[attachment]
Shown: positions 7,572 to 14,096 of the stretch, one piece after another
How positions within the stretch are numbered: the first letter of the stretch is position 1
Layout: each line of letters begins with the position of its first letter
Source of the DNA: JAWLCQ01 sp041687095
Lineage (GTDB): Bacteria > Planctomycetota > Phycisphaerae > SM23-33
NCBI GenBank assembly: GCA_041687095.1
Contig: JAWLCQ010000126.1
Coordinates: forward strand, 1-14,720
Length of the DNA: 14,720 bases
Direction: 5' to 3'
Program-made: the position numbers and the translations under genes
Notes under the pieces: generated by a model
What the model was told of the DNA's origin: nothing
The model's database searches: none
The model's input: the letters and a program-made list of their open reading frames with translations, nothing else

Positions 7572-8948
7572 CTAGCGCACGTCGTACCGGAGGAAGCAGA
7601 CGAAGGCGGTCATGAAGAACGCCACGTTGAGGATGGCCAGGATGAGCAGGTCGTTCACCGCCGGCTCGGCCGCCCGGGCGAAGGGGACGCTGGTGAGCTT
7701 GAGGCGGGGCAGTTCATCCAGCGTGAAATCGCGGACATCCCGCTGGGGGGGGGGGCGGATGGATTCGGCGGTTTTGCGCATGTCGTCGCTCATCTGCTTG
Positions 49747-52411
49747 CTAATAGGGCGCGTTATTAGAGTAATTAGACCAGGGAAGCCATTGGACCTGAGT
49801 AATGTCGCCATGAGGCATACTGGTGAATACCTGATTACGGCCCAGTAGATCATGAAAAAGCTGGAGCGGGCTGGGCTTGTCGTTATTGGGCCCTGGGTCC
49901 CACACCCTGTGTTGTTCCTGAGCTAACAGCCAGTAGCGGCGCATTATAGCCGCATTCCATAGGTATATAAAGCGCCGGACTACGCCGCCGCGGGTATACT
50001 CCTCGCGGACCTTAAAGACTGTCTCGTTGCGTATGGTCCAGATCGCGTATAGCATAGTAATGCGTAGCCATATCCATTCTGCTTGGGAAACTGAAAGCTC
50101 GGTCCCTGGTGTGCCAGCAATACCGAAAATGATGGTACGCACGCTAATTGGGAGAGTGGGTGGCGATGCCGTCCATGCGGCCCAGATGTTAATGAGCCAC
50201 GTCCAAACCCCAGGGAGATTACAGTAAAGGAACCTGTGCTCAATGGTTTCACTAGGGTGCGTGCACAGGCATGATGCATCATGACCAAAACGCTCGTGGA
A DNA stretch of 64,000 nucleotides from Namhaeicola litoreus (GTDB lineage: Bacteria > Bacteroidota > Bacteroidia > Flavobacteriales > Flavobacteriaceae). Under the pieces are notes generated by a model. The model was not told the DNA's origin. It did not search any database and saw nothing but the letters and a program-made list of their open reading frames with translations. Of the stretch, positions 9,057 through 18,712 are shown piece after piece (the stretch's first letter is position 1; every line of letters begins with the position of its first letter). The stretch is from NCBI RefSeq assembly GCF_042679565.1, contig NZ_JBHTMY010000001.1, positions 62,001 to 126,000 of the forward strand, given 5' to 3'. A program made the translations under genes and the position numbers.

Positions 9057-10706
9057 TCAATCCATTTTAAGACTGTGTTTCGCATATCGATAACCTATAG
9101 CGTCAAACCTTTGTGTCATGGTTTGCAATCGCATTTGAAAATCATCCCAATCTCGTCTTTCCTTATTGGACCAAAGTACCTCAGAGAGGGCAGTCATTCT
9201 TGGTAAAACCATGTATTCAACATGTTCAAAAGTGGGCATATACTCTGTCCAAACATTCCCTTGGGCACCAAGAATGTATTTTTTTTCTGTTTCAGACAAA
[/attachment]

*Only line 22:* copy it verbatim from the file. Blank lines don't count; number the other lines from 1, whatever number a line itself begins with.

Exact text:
49801 AATGTCGCCATGAGGCATACTGGTGAATACCTGATTACGGCCCAGTAGATCATGAAAAAGCTGGAGCGGGCTGGGCTTGTCGTTATTGGGCCCTGGGTCC